Teammates really do know each other in ways that lots of other people don’t. That relationship can get intense, and there can even be conflict (or worse). But that sense of team identity is part of what wins games.

 
 
 

*NOTE: The title of this post is a line from the Beach Boys’ Our Team.

17 Comments

Filed under Alison Gordon, Arthur Conan Doyle, John Daniell, Megan Abbott, Reginald Hill

17 responses to “We’re For Our Team, Yeah*

  1. I read this straight after return from a minor ‘copycat-hunt’. Background-Music: https://www.youtube.com/watch?v=Sam4lq2WHos

    I agree with you, as usual. Still I have that reminder spinning in my mind: ‘Don’t imitate someone else’s potential, indulge and develop your own!’

    Hence for me it would mean: There was a murder in a Blood Bowl (simplified: fantasy football) team, and now an outsider-investigator has to meddle into those disparate groups and team-spirits. It won’t be easy, as the threat of racism, the suspicion of a competing team hiring assassins, and the egos of the quite eager-to-brawl players are all obstacles in their own right…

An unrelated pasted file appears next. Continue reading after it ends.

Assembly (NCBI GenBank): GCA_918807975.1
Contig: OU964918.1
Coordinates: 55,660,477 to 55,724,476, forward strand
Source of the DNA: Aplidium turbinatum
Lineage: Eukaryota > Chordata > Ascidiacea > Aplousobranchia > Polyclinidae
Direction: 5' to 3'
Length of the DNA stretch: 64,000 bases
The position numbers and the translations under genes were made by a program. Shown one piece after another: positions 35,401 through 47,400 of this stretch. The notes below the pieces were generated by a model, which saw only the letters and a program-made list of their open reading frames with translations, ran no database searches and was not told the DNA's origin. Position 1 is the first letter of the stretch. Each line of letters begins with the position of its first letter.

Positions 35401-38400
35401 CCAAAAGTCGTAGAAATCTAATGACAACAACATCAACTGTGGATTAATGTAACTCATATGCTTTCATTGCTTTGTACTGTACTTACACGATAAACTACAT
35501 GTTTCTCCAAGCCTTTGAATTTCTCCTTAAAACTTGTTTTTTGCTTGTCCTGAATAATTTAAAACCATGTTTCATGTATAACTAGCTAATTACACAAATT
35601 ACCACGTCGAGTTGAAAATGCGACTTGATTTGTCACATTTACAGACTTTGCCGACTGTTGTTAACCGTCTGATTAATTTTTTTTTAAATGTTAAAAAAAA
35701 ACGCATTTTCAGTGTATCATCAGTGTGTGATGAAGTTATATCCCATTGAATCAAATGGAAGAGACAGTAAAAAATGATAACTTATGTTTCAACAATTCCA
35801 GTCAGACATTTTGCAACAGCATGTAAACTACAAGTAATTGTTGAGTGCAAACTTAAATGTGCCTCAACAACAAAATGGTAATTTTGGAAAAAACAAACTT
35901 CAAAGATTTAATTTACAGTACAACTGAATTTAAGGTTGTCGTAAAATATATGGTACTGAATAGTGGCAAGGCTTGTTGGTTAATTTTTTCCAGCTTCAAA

Thanks, for allowing me to learn from you, Margot.

  2. Margot: I think there are actually fewer mysteries involving sports teams than would be expected considering the prevalence of team sports, especially in North America. I believe it is because relatively few authors I know are or were involved in team sports. It takes a lot of knowledge to write about a sport in a meaningful way and I can understand why authors shy from “team” based mysteries.

    As well books involving sports, to be realistic, need to use sports language which may be obscure to many. A current example is Double Switch by Nick Taylor writing as T.T. Monday. The title is meaningful to a baseball fan but not to those not versed in the game.

    I would like to see more “team” themed crime fiction but doubt it will happen.

    • You make a really interesting point, Bill, about both knowledge and language. If the author’s going to write about a particular sport, then of course, s/he needs to have a lot of knowledge about that sport. There’s also the trick of conveying that knowledge to readers without ‘information dump.’ The author also has to use sports language appropriately, which implies knowing it well enough to do that. So you’re right; it’s not easy. Perhaps that really is the reason for which there aren’t more books about teams.

  3. Col

    I have Matthew F. Jones – The Elements of Hitting on the shelves. Maybe not strictly crime, but it features a troubled guy who in dealing with life’s troubles starts coaching a little league baseball team.

  4. In Dorothy L Sayers’ Murder Must Advertise, the ad agency office has a cricket team. Lord Peter plays for the team with his ‘distinctive late cut’ – but then he observes one of his team-mates achieving a particularly good piece of play – and he is quite sad that that helps him solve the mystery, he sees who must have committed the murder. I think that must be close to unique as a way of solving a crime.